Why skill development is important in youth philanthropy

publication date: Mar 28, 2016
 | 
author/source: Holly McLellan

Holly McLellanThere is a wealth of research on youth civic engagement, which researchers from the University of Ottawa have deftly summarized in this report exploring where engagement and media intersect. For compassionate communities to grow and thrive, we need youth to develop the skills and qualities that make strong leaders and citizens, but in an increasingly digital age we face new challenges as community and connection take on new meanings.

Fight apathy, build social capital

Right now, youth aged 18-24 are the demographic least likely to vote in Canada. Traditional civic education has been criticized for focusing too much on imparting formal political structures and processes. This has been shown to have a negative impact on future civic engagement, and has not worked to prevent the sense of disenfranchisement many youth report feeling. 

Supporting youth in building effective civic skills has a critical window: research by the University of Ottawa points out that interventions to combat apathy should begin years before a person reaches voting age. Peer-reviewed research for The American Behavioral Scientist shows that youth who develop a strong civic identity are more likely to stay engaged as adults.

To help youth develop their civic identity, a best practice from our youth philanthropy initiative is to provide time, resources and support for teenagers to explore real civic issues, in their own community, with the responsibility and right to choose the issue and service that they will focus on for an active project.

Working in teams on a positive community project, and building relationships with community actors – executive directors, frontline staff, people accessing services, volunteers, board members – also develops the social capital that research shows to be predictors of future civic engagement.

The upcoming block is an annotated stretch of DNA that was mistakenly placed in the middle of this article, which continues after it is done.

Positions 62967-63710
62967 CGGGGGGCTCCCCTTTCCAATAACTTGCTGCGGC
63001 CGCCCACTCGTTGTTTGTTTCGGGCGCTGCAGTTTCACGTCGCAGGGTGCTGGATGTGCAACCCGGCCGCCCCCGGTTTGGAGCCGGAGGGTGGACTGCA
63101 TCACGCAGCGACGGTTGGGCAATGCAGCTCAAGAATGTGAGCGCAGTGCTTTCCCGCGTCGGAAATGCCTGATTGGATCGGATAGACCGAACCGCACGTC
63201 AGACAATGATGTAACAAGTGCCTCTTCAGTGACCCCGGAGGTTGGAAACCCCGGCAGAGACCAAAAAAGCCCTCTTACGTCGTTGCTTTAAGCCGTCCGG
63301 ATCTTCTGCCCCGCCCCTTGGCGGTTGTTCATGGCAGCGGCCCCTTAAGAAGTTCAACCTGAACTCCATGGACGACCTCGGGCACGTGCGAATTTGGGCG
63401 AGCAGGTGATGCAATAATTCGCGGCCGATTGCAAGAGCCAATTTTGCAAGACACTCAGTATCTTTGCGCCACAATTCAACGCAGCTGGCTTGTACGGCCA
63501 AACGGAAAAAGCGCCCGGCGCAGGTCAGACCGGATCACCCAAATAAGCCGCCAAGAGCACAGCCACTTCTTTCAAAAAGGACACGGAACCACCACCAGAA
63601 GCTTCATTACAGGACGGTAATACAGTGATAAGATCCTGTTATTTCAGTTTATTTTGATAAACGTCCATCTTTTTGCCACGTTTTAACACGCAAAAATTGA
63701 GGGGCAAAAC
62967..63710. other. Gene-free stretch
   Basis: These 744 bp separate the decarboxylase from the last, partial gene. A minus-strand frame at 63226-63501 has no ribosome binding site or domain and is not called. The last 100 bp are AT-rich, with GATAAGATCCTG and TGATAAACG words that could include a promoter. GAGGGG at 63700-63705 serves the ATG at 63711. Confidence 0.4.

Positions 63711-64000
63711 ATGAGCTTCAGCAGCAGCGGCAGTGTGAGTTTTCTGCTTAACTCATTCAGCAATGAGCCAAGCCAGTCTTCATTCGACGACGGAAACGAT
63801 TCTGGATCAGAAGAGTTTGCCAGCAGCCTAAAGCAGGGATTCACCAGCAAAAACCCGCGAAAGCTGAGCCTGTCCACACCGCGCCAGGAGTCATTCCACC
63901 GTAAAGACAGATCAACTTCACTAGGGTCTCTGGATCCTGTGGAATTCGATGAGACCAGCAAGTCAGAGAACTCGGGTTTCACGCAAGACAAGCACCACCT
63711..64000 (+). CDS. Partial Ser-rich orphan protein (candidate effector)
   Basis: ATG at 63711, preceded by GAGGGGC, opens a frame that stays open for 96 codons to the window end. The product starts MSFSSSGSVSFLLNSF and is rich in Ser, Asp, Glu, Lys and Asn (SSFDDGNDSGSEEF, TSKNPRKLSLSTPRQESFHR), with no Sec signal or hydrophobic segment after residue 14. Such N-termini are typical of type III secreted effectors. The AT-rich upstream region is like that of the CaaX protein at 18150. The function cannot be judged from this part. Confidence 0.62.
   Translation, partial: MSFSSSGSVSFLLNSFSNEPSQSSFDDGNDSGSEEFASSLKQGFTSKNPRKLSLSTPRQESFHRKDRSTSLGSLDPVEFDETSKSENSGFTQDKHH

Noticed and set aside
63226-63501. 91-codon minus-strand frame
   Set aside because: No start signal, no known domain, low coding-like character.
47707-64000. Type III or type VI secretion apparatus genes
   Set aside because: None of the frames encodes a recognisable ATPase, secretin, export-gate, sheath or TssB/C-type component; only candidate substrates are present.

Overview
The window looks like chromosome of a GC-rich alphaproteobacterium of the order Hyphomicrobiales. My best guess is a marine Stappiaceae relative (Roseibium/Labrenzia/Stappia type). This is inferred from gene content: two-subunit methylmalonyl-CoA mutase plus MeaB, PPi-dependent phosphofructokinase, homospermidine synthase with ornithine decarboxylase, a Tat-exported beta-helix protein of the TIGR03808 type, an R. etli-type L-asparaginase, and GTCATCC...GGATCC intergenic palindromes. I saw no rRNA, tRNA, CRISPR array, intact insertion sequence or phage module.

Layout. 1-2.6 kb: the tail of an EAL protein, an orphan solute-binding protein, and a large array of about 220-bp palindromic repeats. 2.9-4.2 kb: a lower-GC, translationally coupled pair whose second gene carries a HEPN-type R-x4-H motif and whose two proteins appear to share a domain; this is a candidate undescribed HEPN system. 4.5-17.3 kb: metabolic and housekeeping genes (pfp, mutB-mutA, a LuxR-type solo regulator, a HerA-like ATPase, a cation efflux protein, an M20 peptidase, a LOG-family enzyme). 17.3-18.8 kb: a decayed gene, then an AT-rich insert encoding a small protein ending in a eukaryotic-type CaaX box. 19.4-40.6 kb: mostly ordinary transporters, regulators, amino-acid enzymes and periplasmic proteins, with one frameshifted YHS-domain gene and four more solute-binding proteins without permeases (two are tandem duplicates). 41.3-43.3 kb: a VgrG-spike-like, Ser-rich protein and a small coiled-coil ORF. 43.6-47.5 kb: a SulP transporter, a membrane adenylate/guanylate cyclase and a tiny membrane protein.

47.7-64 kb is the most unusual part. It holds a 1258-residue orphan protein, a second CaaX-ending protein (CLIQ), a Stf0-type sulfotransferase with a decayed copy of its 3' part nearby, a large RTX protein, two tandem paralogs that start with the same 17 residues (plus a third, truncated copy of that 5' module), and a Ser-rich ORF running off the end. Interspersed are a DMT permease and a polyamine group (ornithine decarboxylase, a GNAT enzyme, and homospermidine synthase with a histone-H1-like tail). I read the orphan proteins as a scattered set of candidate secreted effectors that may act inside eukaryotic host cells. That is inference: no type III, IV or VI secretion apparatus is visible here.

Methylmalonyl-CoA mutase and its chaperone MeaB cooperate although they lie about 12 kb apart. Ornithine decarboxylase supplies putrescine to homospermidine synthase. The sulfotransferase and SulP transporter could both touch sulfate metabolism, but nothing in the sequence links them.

Why does skill development matter?

For educators, experiential community projects offer their students an engaging way to develop and put to use the skills required by active citizens: research, organization, idea synthetization, and communication – both in the real and digital worlds. Of course, these skills are sought by employers too, and with youth thinking about careers as early as grade 7, the demand is high for experiential learning and job experience.  

For organizations interested in social change, providing a platform for young people to develop and practice critical skills like these will help youth to stay engaged in civic issues as they become adults. When building on the opportunities your organization offers youth to help them develop skills and better engage with your work, consider these takeaways:

  • Give youth a platform to voice what they’re learning and doing by working with you. Sharing their experiences with others helps develop communication skills and raises awareness.
  • Provide opportunities for teamwork and group projects – including both youth and adult mentors – that have real-world outcomes.
  • Think about ways youth can take a leadership role on projects within your team; for example, in fundraisers, advocacy work, creating digital and social media content, or other in-office projects.

The entry point to youth civic engagement is helping young people to develop an emotional stake in real issues. From here, the skills and processes needed to produce impact can be developed and taught, making way for a lasting connection.

Holly McLellan is the International Director of Programming for the Youth and Philanthropy Initiative, a multi award-winning secondary school program that strengthens the social sector by engaging youth in social issues, local charities, and grant-making. You can contact her at holly@goypi.org. 



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